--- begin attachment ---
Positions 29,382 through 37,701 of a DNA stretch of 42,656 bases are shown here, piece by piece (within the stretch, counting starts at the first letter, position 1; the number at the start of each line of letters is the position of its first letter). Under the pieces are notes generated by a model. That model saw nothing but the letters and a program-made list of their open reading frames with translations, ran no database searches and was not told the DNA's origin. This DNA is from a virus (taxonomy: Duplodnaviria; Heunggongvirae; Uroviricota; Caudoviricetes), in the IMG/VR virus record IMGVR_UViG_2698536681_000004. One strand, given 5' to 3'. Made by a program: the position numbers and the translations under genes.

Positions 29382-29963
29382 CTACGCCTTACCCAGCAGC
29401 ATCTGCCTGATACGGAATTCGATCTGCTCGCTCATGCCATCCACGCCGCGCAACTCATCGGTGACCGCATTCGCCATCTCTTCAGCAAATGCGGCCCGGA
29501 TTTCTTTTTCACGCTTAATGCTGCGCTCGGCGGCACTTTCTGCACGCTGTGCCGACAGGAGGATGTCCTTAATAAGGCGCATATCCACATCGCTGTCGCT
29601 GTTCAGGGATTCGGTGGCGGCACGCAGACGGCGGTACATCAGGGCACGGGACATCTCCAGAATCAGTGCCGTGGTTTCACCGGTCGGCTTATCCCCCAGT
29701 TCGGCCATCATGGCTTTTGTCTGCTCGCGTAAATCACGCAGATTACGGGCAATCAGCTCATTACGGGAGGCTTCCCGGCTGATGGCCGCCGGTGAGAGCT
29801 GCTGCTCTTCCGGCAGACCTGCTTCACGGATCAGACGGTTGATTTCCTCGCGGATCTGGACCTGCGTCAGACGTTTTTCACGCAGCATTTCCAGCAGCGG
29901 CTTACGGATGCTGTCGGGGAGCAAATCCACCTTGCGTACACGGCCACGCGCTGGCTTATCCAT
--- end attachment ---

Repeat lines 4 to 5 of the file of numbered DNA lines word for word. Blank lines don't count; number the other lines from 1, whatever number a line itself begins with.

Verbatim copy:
29401 ATCTGCCTGATACGGAATTCGATCTGCTCGCTCATGCCATCCACGCCGCGCAACTCATCGGTGACCGCATTCGCCATCTCTTCAGCAAATGCGGCCCGGA
29501 TTTCTTTTTCACGCTTAATGCTGCGCTCGGCGGCACTTTCTGCACGCTGTGCCGACAGGAGGATGTCCTTAATAAGGCGCATATCCACATCGCTGTCGCT